The buzz around the Dallas Cowboys lately has been if and when All-Pro Running Back Ezekiel Elliott will get his blockbuster deal. Currently, he hasn’t made an appearance in Oxnard, CA. It has caused mixed emotions from Cowboys fans nationwide. Some feel he should already be at training camp with his teammates and play out his existing deal. Others like myself, realize this is the business side of football and every player has to handle that as he sees fit. Regardless of which side of the coin you’re on the value of Ezekiel Elliott goes deeper than most think.
Time of possession is a very key statistic when it comes to achieving victories on the gridiron. Running the football well allows you to keep the clock moving while simultaneously handicapping the other team’s chances to score. In two of the last three seasons, the Cowboys have finished in the top ten in this category (3rd in 2016, 10th in 2018). Coincidentally, in both those seasons, Elliott lead the league in rushing yards and the Cowboys made the playoffs.
The more you keep the chains moving the less effective a defense will be over the course of sixty minutes. Since his rookie year, Elliott leads the NFL with 220 carries that have produced first downs. This is the NFL’s version of “Keep Away”. The opposing defense can’t ever get settled into their gameplan. However, your offense is allowed to keep their momentum while the opposing team’s offense will struggle to find theirs.
The picture below shows not only the abuse Elliott puts on his body but the extremely high level at which he produces while doing so. What’s even more impressive about these numbers is the fact that he’s done this while missing the equivalent of half a season during his brief three-year career. A six-game suspension in 2017 and missing the season finales in the 2016 and 2018 haven’t stopped him from being the league’s most reliable all-around ball carrier.
The receiving core definitely benefits from Elliott playing at a high level. With teams committing eight and nine-man fronts to stop him, your receivers job gets a lot easier. Amari Cooper and Michael Gallup will be the Cowboys primary outside receivers. By keeping the defense honest because of the threat of Elliott, these two will get more one-on-one opportunities through the air. This now will free up chances for newly acquired Randall Cobb in the slot. With Cooper and Gallup being effective outside the hashes because of defenses inability to roll coverage to either side consistently, the middle of the field is prime real estate for Cobb. You can throw Jason Witten in there as well with his ability to find open areas in zone coverage.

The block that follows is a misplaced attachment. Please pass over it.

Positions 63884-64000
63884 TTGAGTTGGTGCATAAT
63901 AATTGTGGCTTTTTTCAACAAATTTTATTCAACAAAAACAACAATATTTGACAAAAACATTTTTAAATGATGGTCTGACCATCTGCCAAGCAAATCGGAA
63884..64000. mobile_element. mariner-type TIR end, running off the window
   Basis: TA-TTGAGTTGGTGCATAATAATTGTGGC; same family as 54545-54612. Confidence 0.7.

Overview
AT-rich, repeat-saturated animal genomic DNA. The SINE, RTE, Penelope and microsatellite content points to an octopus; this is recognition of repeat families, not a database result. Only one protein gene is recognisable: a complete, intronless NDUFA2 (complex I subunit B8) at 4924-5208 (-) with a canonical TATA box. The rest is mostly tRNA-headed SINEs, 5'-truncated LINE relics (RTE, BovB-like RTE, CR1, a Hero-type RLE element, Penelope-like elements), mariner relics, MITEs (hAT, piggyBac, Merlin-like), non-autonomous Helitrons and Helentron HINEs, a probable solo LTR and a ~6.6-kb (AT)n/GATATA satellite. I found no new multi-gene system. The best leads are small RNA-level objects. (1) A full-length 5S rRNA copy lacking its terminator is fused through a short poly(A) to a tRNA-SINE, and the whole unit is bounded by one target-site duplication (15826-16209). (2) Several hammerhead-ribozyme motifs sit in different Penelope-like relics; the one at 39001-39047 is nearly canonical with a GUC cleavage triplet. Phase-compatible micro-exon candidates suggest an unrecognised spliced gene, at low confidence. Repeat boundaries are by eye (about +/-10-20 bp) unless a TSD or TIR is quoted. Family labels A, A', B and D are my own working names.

Dak Prescott may be the biggest beneficiary of Elliott performing at a high level. For one thing, he’s an excellent blocker in the passing game. This is crucial for when games get tight in the third and fourth quarters. Prescott has more game-winning drives than any quarterback since entering the league and having Elliott to keep him upright doing these pivotal moments had been a plus.
As mentioned earlier, nobody gets more first downs than Elliott on the ground. This threat can cause defenses to over-commit to stopping him. Therefore, your receivers can get open more frequently, making Prescott’s job a lot less difficult. Ultimately, this will keep Elliott effective running the football. If Prescott can regularly have open targets due to his running back causing eight and nine-man fronts, defenses can’t key in on a specific aspect of your attack. It basically becomes a pick your poison type of situation. Iron Sharpens Iron, or in this case, Elliott sharpens the Cowboys chances to be good through the air.
Lastly, there’s one more unit that Elliott makes better, and that’s the defense. While he gets first downs and milks the clock on one side of the ball, he keeps his defensive teammates fresh at the same time. Rhythm is very important not only for a quarterback to play at his best but the entire offense. The less of this he and his unit have the greater the chances become for your defense to get stops. The Cowboys finished 5th against the run and 7th in total points and total defense in 2018. You can rest assured this was aided by the amount of time they didn’t have to see the field thanks to Elliott.
No running back touches the ball more than Elliott or has his impact from a totality standpoint. He is presently in negotiations for a long term deal with the Cowboys. The team has made an offer to him, while a counteroffer hasn’t been made, not just yet anyway. Nonetheless, Elliott knows he’s going to be the highest-paid running back in the NFL and so do the Cowboys. Both sides want to and will be this done. But next time the “Trade him” and “He can be replaced” scenarios start to run rampant it might be wise for those individuals to do a little research into the value of Ezekiel Elliott. Also, realize that football is a business and every player has to come to that fork in the road at some point, which he’s at now, and it will get resolved.